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Clinton Fund-Raiser Huang to Offer Guilty Plea

John Huang Democratic Party fund-raiser John Huang in 1996. He is expected to plead guilty to conspiracy to make illegal contributions. (AP File Photo)
By Edward Walsh and Roberto Suro
Washington Post Staff Writers
Wednesday, May 26, 1999; Page A12

The Justice Department announced yesterday that John Huang, a key figure in the investigation of 1996 campaign finance abuses, has agreed to plead guilty to a single felony charge. The plea is part of an agreement that legal sources said promises that Huang will not be prosecuted in connection with his fund-raising activity for President Clinton's 1996 reelection campaign.

A one-count criminal charge was filed yesterday in U.S. District Court in Los Angeles, accusing Huang of conspiring to violate campaign finance laws from 1992 through June 1994, before he moved to Washington and became a Commerce Department official and later a key fund-raiser for the Democratic National Committee. According to the charge, the conspiracy involved a $2,500 contribution to the campaign of Michael Woo, a candidate for mayor of Los Angeles in 1993, and a $5,000 contribution to the California Victory Fund '94, a statewide Democratic Party committee.

In an announcement of the charge, the Justice Department said that Huang will make an initial court appearance in Los Angeles next week and is expected to plead guilty soon thereafter. The announcement said that because of Huang's "substantial cooperation" with federal investigators, prosecutors will not seek a prison term on the conspiracy charge, which carries a maximum penalty of five years in prison.

Throughout the campaign fund-raising investigation, Huang has been widely regarded as a potentially key witness who might be able to implicate senior officials at the DNC and possibly the White House in campaign finance law violations. The Justice Department said Huang has been cooperating with its campaign financing task force for several months. Sources familiar with Huang's cooperation said he has also been interviewed by lawyers from three independent counsel investigations, including Kenneth W. Starr's office.

The full scope of the information Huang provided federal investigators was not clear yesterday, but sources familiar with the substance of his interrogations said that he did not implicate Clinton, Vice President Gore or senior officials of the DNC in any wrongdoing in connection with the 1996 Democratic fund-raising effort.

Sources familiar with Huang's plea negotiations said the agreement calls for Huang to serve one year of probation, do 500 hours of community service and pay a $10,000 fine. The sources said the agreement includes a statement that Huang will not face other federal election law charges, effectively clearing him of wrongdoing in his role as a national fund-raiser for the DNC and the Clinton reelection committee.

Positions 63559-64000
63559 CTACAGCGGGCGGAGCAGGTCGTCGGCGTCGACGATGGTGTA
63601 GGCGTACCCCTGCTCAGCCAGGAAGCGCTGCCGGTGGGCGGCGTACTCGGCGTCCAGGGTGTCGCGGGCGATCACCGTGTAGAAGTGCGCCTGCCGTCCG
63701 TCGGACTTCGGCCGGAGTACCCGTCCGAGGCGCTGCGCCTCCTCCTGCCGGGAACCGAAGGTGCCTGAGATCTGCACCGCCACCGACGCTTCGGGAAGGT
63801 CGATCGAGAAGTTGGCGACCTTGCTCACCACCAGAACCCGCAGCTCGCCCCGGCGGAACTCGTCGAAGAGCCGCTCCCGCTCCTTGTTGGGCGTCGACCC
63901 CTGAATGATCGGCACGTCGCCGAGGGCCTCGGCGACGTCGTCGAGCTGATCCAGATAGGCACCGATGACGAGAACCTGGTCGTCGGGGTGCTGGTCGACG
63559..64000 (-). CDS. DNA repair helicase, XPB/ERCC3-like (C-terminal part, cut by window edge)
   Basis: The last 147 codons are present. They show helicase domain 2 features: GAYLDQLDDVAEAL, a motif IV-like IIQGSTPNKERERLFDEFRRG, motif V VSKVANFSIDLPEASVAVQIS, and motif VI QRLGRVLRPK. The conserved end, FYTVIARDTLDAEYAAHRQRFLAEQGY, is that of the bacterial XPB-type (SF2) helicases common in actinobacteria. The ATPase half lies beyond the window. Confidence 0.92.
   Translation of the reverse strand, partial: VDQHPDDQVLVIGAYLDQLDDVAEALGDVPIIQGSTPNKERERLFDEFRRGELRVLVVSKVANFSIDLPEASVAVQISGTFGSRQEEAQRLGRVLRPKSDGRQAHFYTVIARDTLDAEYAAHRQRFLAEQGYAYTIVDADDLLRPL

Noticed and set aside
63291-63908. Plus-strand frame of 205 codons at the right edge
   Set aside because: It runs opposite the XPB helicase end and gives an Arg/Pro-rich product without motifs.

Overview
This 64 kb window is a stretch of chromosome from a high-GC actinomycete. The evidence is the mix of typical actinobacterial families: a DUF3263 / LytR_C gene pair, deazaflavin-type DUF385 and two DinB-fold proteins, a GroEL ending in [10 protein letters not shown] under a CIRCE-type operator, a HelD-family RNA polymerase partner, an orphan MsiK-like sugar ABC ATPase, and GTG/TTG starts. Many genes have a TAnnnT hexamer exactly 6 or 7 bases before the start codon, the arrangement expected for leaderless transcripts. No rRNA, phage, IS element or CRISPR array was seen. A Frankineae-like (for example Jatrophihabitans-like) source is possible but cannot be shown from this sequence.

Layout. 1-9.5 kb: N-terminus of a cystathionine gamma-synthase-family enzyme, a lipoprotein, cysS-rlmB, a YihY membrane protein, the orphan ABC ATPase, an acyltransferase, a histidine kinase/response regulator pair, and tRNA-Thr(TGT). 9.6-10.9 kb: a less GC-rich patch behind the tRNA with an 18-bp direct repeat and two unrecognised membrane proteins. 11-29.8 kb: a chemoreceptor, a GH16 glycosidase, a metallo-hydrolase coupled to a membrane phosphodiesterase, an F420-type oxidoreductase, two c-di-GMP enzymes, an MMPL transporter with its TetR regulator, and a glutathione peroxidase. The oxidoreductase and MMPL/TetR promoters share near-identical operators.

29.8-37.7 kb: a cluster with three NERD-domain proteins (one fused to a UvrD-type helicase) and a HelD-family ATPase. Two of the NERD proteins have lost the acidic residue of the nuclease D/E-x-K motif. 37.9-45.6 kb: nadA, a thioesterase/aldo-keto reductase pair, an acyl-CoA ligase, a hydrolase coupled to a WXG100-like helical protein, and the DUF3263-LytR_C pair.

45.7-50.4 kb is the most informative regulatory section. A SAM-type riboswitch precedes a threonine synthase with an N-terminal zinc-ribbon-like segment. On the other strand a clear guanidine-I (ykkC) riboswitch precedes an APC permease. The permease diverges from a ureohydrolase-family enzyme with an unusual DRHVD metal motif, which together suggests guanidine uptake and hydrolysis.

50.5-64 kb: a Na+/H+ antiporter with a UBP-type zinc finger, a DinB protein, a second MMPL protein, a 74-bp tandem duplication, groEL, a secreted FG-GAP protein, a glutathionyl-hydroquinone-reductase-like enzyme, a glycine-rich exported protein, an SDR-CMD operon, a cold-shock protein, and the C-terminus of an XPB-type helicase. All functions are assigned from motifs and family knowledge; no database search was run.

At Huang's insistence, the plea agreement and yesterday's announcement also include a statement explicitly saying that there is no evidence that he violated espionage or national security laws.

"The United States is not currently aware of evidence which would support any charges of the relevant espionage or national security statutes," the Justice Department said in the statement. "However, the government remains free to bring charges should the evidence so warrant."

Last fall, the Justice Department signaled a shift in its handling of Huang when it began discussing with him a grant of immunity from prosecution not for testimony implicating higher-ranking officials but for testimony involving Maria Hsia, a California fund-raiser who played a minor though controversial role in 1996. Hsia is currently on trial on charges that she conspired to conceal illegal contributions from a Taiwan-based Buddhist organization following Gore's visit to a California Buddhist temple. The temple event was part of Huang's fund-raising drive in the Asian American community.

Huang is a former executive of the Lippo Group, a conglomerate based in Indonesia. Under federal law, foreign nationals and corporations cannot legally contribute to political campaigns. In August 1993, according to the charge filed yesterday, Huang arranged for the Lippo Group to reimburse $2,500 to Hip Hing Holdings, one of Lippo's U.S. subsidiaries, that the American firm had contributed to Woo's mayoral campaign.

In May 1994, according to the charge, Huang also arranged an illegal $5,000 contribution to the California Victory Fund '94. The Justice Department said some of this contribution was later shared with the 1994 reelection campaign of Sen. Dianne Feinstein (D-Calif.), the Democratic Senatorial Campaign Committee and the California Democratic Party.

In 1994, Huang was named a deputy assistant secretary of commerce. When the presidential reelection campaign got underway, he moved to the DNC as vice chairman for finance and became one of the party's leading fund-raisers. But following the 1996 election, the DNC returned $1.6 million raised by Huang because it came from foreign nationals or because the origin of the money was murky.

© Copyright 1999 The Washington Post Company

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